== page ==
2016 January Vineyard Update

I am determined in 2016 to track, month by month, a whole year in the vineyard and the winery. For those of you who have lost sight of our operation, because I haven’t posted or kept up this blog for about 2 years. I just want to share what it is like to live in a California wine region (the south, south Bay Area) and to learn to manage a small vineyard and wine making operation on our plot of land. We have about a third of an acre of Cabernet and Merlot grapes. With a group of very committed friends and relatives, we installed a lyre system of trellising and stuck the twigs we purchased from UC Davis in the ground, 10 years ago this coming April.

After two disastrous attempts to make wine from our grapes by simply following directions from an instruction manual, I was lucky enough to start mentoring with a professional wine maker, Ted Medeiros from Medeiros Family Wines (formerly from Sycamore Creek Vineyards.) We live within three miles of most of the south Santa Clara County vineyards. While these wineries do not have rock star status like Napa, Anderson Valley, Sonoma, and Paso Robles, there are some very good vintners. Ted happens to be our favorite. His style of wine making honors the terroir and the integrity of the grape as it speaks of the weather and soil’s influence in any given year. Apparently, we are not alone in our appreciation of his detailed attention to vineyard management, to wine making and to the quality of wine he produces, as evidenced by several of his wines receiving the coveted Best of Show, Gold and Double Gold medals in the prestigious San Francisco wine competition a couple of years ago while he was winemaker at Sycamore Creek. Long story, longer, he has generously given his knowledge and his time over the last few years to help me learn to make a decent wine. (And I have to tell you, the process is much more complicated, than I ever could have imagined when beginning this journey.)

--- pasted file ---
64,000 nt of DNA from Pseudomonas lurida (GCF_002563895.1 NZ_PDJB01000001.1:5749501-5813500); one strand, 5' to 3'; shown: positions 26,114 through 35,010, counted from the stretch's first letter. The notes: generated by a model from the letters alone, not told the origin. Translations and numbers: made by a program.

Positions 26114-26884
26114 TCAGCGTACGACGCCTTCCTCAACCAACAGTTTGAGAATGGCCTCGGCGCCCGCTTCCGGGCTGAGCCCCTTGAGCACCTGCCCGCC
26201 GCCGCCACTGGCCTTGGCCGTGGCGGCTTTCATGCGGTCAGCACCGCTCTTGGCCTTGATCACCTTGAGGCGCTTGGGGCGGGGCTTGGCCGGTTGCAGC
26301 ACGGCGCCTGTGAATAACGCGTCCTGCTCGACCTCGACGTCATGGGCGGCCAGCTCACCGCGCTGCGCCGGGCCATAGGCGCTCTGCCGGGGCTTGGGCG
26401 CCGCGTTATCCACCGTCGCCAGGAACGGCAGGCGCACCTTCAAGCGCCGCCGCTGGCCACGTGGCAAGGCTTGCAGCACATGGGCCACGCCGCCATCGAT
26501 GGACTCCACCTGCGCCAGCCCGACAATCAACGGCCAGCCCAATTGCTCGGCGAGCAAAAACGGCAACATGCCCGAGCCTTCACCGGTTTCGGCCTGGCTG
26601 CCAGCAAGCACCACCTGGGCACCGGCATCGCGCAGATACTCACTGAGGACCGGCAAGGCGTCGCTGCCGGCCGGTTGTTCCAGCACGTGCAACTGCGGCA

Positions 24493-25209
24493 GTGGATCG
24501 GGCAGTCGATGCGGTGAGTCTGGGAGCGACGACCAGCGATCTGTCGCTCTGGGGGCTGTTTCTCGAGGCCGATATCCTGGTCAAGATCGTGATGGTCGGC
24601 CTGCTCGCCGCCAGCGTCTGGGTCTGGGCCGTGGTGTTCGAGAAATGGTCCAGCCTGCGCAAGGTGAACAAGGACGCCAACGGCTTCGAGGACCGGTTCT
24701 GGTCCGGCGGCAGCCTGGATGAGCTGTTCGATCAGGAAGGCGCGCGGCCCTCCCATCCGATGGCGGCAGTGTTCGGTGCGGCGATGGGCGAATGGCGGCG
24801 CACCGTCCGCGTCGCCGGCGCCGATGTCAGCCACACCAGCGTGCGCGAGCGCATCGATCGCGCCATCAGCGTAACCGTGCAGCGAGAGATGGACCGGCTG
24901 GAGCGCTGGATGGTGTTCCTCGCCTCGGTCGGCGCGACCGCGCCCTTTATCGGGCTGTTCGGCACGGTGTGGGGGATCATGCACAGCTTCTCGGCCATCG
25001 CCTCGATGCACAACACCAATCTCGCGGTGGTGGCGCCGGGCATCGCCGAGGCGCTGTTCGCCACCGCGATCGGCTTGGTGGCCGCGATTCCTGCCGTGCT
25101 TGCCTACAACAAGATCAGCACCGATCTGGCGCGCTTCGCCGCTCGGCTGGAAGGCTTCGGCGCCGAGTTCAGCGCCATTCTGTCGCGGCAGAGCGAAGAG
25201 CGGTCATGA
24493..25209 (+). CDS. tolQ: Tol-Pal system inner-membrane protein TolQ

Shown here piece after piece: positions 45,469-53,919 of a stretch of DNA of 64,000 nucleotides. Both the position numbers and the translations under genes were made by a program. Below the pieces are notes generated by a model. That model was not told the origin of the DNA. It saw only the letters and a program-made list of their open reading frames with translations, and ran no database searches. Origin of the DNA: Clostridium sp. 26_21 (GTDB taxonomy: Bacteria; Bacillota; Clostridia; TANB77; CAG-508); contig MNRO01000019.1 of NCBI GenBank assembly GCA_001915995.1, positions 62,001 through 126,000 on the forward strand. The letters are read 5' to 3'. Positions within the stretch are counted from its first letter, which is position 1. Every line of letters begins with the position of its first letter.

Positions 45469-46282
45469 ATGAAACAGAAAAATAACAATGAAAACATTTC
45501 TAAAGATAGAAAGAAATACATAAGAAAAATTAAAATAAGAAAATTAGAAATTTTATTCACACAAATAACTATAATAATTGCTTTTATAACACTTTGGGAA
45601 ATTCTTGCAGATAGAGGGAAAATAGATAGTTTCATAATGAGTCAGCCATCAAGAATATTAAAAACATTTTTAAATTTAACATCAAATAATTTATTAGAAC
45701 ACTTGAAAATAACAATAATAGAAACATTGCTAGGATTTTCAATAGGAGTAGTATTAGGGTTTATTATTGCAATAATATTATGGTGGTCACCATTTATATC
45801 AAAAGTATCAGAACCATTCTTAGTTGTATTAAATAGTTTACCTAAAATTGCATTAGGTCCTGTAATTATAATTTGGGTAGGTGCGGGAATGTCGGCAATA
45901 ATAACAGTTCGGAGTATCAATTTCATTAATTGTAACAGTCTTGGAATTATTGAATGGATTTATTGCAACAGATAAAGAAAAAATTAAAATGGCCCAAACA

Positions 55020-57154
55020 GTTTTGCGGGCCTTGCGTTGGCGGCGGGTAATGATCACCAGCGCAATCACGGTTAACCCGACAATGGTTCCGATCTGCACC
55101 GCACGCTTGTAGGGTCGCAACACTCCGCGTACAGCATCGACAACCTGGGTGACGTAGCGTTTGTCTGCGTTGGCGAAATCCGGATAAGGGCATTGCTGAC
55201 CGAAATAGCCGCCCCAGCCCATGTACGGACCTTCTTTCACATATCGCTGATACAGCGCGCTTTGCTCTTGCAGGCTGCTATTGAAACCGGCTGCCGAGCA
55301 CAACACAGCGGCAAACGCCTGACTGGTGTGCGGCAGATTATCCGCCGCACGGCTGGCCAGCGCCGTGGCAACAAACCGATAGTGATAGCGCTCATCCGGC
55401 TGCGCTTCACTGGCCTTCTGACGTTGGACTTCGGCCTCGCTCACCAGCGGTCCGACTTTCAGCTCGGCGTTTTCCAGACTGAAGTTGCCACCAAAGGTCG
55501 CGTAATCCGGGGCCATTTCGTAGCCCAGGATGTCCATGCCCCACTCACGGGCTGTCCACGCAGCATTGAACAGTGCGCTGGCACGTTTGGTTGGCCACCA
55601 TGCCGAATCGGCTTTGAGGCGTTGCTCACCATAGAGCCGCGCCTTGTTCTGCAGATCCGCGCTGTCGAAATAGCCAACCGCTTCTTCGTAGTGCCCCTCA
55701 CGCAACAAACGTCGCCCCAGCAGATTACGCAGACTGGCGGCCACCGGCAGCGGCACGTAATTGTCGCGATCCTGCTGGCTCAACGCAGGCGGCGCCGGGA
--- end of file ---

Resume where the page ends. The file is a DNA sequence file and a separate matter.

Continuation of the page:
First, we had to re-balance the vineyard, which took a couple of years. Then I had to hone and to learn all kinds of subtleties in the wine making process that are not mentioned in the home wine making books. Go figure. I know I could have taken that correspondence course from UC Davis in wine making, but, frankly, I have been going to school or teaching my whole life, and I am just done with the academic scene.

The one-on-one tutoring has been wonderful. Many an afternoon, I have put out an SOS for help after tasting the aging wine in the barrel and been horrified by where the taste was headed. Over Ted would come in his mud caked boots from his own vineyard work, probably dog-tired, to help me out. My husband would come home from a long commute from his Silicon Valley day job to find Ted and I in the barn with our noses in a glass or in the bung hole of a barrel trying to figure out how to salvage a year’s work that probably should have been scrapped because of mistakes I made early on in that year’s production. Ted’s wife, a super taster, would bring us back to reality, and pretty much tell us the wine was crap by the way she wrinkled her nose. (Ah well, not every year is salvageable.) She has also given me the wonderful gift of interpreting Ted’s techno speak into a simpler version that even my math/science averse mind could understand.